Florida is a no fault divorce state, meaning that either party can file for divorce without providing a reason other than they don’t want to be married anymore. The marriage just has to be “irretrievably broken,” and this relieves the court from having to decide who is at fault in the divorce. Although divorces are deemed no one’s fault, adultery can have effect on other aspects of the divorce.
The effect of adultery in child custody in a Florida divorce
Things like moral fitness is one of the factors judges consider in making custody decisions. If one parent can prove or claim that the other’s adultery had or will have a negative impact on the child, the judge may limit the cheating parent’s custody or visitation. It can definitely have a negative impact when it comes to child custody decisions.
The effect of adultery in property division in a Florida divorce
The state of Florida attempts to divide all assets and debts evenly in a divorce as it is an equal distribution state. But if the adulterer spent money outside of the marriage on the non-marital partner, the court may consider this a waste of marital assets. You may be able to get more assets in the divorce in order to be compensated for your spouse’s wasteful spending.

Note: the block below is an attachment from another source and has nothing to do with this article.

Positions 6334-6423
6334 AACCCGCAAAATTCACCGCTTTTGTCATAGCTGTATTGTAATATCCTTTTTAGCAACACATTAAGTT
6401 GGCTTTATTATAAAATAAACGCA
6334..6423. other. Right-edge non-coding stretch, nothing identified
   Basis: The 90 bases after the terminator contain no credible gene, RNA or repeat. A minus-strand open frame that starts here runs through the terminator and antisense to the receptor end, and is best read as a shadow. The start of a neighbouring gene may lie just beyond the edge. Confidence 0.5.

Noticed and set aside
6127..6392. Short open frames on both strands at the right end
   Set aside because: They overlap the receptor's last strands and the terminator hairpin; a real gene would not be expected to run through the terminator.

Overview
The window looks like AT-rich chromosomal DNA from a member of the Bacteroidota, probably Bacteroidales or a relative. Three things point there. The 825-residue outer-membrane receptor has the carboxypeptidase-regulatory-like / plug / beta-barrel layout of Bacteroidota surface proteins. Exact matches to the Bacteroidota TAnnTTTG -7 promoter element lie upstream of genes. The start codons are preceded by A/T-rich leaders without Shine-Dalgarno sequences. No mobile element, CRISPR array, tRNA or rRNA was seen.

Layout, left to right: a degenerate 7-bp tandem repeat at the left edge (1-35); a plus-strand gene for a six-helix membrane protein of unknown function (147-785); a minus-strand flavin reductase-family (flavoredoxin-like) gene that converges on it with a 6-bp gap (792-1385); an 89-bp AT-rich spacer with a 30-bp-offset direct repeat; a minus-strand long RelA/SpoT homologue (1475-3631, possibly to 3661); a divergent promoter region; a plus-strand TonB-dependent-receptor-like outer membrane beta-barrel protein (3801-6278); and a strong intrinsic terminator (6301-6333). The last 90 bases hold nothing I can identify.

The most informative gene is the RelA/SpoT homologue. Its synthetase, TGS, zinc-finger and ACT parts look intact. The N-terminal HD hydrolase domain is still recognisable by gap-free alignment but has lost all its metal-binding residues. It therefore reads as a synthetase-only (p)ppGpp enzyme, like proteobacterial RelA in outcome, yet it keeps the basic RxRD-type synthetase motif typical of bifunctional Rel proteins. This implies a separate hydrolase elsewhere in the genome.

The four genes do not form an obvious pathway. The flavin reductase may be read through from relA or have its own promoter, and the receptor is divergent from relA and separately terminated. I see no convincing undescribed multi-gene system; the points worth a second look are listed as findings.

The effect of adultery on alimony in a Florida divorce
In the state of Florida, adultery is specifically listed as a factor to be considered in determining the amount of alimony awarded. The no fault concept does make this a challenge when judges take this into consideration, but in the long run the judges typically increase the wronged spouse’s alimony if the adultery somehow increased the wronged spouse’s monetary needs.
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